Reported by Sandeep Pattnaik
Bhubaneswar, Jan 17 :
Rising trends in export of iron ore, the key raw material for production of finished steel, poses a big threat for the growth of steel industries in India, say industry observers.
According to them though extraction of iron ore has increased steadily since 2001, the export of the commodity has also been increasing simultaneously.
Available data as per IBM(Indian Bureau of Mines) Mineral yearbooks show, while iron ore production in the country was 80.8 MT in 2000-01, it increased to 219 MT in 2008-09, recording around 173% growth in output. The sudden jump in the output level was chiefly due to export commitment to the Far East countries.
In the year 2005-06, India’s iron ore production had touched 165 MT making the country the 4th rank biggest iron ore producing country after Australia, Brazil and China.
IBM data shows, the ratio of export to production during the same period witnessed an uptrend from 47.3% in 2000-01 to 58.46% in 2008-09 and crossed the 50% limit. Thanks to the export commitment, this resulted in low output of steel in the country, .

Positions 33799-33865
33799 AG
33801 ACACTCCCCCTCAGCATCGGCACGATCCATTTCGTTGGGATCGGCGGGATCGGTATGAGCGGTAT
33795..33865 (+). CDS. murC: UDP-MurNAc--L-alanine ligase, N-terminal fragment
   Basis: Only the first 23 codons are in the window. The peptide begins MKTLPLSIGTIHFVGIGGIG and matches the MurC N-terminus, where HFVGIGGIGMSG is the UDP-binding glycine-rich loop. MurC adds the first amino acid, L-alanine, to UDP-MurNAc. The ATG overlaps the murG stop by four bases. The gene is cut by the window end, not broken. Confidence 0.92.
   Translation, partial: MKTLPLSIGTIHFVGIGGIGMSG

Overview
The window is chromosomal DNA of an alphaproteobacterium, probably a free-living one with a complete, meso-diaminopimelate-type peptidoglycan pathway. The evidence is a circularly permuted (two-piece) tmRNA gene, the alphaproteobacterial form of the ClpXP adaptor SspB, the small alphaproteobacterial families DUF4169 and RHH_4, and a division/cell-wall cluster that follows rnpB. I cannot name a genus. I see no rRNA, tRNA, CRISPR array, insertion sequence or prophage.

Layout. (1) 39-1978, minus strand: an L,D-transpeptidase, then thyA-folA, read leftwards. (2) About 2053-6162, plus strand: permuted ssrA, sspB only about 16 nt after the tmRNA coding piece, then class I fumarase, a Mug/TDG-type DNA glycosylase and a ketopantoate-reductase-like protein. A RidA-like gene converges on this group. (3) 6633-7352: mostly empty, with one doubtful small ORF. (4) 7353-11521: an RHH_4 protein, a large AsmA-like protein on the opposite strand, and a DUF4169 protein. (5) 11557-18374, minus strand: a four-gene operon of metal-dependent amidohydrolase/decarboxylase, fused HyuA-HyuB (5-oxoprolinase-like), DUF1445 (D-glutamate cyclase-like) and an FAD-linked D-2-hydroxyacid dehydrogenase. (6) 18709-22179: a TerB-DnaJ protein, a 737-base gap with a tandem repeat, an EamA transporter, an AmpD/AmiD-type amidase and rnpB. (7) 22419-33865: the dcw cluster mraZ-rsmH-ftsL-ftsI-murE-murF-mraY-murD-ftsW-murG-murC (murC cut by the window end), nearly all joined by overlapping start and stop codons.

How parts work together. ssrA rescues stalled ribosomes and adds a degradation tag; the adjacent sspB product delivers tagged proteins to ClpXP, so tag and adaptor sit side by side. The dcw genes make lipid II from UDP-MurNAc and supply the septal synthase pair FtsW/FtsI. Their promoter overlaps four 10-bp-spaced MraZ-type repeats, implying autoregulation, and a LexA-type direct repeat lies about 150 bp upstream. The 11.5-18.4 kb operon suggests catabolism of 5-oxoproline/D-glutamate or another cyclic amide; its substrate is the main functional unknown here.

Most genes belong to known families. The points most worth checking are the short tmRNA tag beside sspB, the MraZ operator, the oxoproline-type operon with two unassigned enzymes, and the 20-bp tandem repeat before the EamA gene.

In the year 2000, world production of iron ore was 1060 million tons (MT) and production of crude steel stood at 847 million tons. That year India produced a mere 27 MT of crude steel which is a little above 3% of the total steel production globally. The poor output was due to the fact that a major chunk of extracted iron ore had found its way to China, according to experts.
“Export of iron ore to China is almost 90% of the total export from India. The balance amount of iron ore is usually shipped to Japan and South Korea,” a professional working in the geosciences sector revealed.
India needs to augment its exploration activities which can help increase the volume of iron ore available , he suggested.
“However, our iron ore resources are not infinite and we should try through all possible technological and R&D inputs, to put more and more iron ore fines to use, leaving practically no wastes, even partly utilizing the slimes of washing plants, after due processing,” he said to OST.
“At the same time there is a visible threat to the Indian iron and steel industry as the trend of export since 2000 is picking up very fast. So there should be some constraints on export of this vital commodity by the Government,” he added.
It is to be noted that, in Odisha the distribution of iron ore deposits are largely in and around the Singhbhum-Keonjhar-Bonai sector commonly referred to as horse-shoe belt. Ores from this belt meets the major requirements of iron and steel industry of India, besides contributing a substantial quantity of ore for export to Far East and other countries.